The Depth of Rivers and the Restorative Power of the Fragment: Architecture as Fluid Filmic Narrative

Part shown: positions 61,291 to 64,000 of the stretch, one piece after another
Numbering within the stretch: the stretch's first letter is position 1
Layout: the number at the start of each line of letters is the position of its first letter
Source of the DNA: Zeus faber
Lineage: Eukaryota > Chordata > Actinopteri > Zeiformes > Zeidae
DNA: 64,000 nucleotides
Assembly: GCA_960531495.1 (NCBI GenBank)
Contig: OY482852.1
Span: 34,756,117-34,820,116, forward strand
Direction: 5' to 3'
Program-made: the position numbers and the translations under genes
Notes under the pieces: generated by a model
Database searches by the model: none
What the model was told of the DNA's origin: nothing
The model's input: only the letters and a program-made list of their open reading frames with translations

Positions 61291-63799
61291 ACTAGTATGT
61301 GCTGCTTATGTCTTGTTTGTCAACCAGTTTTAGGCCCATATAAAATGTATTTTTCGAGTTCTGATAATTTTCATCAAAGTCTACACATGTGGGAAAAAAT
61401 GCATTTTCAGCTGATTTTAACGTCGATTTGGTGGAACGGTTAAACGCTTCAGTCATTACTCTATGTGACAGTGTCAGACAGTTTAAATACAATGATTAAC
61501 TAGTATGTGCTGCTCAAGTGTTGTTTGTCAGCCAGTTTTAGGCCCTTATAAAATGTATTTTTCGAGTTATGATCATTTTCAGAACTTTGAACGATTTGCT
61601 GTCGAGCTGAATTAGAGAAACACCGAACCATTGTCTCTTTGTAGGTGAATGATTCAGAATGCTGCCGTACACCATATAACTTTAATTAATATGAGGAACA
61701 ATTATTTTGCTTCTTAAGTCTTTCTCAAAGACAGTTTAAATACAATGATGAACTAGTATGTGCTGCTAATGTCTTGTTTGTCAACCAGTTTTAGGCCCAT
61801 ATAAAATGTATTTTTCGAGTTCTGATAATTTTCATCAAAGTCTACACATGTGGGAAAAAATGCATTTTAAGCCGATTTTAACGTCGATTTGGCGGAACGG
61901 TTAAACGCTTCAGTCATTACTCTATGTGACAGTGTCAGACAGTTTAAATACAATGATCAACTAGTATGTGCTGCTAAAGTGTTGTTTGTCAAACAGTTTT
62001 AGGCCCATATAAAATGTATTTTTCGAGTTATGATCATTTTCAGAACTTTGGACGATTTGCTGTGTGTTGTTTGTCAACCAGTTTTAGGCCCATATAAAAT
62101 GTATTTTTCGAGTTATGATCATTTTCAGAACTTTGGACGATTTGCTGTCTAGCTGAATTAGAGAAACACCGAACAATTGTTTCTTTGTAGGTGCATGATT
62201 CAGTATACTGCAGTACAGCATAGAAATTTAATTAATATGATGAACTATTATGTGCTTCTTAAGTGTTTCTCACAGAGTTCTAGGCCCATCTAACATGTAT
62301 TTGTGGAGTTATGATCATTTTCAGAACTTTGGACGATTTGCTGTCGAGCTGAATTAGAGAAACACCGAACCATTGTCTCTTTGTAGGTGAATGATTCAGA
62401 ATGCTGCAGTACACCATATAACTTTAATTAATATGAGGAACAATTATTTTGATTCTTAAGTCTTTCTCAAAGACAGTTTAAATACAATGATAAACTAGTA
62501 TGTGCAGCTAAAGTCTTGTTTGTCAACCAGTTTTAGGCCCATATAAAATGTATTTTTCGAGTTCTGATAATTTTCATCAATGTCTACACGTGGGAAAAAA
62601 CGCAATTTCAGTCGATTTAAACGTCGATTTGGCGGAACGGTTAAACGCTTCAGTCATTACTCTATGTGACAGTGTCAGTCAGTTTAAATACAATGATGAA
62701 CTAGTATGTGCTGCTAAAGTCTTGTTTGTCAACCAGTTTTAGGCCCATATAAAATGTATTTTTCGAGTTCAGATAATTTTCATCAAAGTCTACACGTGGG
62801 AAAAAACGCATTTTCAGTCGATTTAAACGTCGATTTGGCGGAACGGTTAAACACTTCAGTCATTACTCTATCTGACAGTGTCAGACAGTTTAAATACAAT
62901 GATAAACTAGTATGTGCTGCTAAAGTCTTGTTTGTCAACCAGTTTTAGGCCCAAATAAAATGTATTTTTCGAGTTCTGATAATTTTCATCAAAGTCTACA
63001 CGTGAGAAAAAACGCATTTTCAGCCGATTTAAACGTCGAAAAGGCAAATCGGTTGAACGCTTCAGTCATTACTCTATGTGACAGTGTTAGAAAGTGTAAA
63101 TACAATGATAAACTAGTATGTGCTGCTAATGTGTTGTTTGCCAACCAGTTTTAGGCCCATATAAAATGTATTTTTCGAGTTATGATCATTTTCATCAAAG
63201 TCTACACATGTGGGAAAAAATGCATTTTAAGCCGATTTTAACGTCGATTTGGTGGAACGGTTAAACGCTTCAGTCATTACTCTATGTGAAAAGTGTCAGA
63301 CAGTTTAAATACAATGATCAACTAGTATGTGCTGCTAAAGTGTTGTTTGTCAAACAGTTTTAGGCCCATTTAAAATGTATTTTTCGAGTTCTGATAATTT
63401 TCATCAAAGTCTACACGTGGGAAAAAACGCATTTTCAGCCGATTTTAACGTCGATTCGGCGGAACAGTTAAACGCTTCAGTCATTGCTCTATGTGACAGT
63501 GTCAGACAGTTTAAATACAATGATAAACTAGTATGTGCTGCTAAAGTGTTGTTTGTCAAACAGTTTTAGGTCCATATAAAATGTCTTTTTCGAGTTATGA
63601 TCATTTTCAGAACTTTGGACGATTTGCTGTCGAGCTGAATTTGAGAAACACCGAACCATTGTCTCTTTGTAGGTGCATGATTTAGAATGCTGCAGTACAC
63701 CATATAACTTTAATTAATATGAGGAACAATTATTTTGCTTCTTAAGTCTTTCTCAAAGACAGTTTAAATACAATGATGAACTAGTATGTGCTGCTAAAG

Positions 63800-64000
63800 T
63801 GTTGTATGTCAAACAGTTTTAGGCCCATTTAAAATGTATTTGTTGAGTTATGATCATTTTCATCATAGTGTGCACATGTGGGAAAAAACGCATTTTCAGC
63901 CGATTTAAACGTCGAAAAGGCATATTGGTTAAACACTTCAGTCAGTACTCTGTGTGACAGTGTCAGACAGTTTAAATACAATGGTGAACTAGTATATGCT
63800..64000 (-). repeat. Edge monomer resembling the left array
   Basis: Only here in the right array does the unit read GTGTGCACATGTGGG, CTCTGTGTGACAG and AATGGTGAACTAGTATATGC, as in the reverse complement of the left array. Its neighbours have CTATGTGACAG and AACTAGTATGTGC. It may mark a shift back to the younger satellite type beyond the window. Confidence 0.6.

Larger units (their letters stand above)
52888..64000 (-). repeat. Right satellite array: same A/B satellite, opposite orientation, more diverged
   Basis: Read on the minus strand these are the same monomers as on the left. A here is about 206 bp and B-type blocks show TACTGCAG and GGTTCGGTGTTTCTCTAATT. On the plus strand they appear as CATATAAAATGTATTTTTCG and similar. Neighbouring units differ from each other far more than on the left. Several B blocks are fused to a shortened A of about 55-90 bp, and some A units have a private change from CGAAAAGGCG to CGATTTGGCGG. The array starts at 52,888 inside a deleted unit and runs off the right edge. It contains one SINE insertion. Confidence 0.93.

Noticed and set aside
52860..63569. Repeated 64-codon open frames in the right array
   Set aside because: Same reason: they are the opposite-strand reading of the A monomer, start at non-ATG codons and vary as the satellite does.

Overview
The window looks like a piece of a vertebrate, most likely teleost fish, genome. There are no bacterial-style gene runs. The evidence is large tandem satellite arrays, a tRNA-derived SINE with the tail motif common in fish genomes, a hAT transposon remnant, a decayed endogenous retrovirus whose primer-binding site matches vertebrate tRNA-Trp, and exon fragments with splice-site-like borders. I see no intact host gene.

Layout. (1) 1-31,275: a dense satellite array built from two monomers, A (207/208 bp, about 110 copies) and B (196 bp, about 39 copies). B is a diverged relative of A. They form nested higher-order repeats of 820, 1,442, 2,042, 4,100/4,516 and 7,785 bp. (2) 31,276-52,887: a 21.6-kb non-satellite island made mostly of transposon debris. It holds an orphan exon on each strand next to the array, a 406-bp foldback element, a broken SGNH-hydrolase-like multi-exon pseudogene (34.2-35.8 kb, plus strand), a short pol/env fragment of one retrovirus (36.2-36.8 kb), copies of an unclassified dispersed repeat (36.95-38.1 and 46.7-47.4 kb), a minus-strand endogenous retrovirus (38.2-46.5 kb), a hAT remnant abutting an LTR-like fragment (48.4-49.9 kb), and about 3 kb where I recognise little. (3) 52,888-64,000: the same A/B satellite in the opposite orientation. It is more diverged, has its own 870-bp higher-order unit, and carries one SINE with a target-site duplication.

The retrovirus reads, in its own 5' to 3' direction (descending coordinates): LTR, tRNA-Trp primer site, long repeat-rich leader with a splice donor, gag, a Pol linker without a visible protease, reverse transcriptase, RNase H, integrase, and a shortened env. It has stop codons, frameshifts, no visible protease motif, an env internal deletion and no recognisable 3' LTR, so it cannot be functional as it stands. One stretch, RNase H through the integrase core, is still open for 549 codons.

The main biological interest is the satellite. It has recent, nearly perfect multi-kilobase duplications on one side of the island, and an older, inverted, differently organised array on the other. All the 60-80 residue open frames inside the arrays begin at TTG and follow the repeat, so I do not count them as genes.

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In 1948, Ralph Ellison wrote an article about the experience of living in Harlem and explained a common feeling of placelessness and uncertainty of self. This placelessness persists today as the neighborhood undergoes an architectural loss of culturally relevant stories. This thesis proposes to reinvigorate a celebration of cultural identity through filmic techniques of repetition, fragmented montage, and a disruption of linearity in order to inspire a reflective consciousness and dynamic sense of reality. An adaptive reuse of the abandoned and deteriorating RKO Hamilton Theater in West Harlem recomposes layers of time and in-habitation, allowing a persisting story of Harlem’s identity to shine through - a story of uncertainty, joy, struggle, and community interdependence. Within the design of a film gallery and theater, participants are able to view the stories relevant to their community within the forgotten iconic theater that served as one of the most significant platforms for storytelling in the area. The architectural design seeks to create a multi-perspective experience, turning the process of looking at and through into the same action, as inhabitants view themselves and one another through the stories depicted.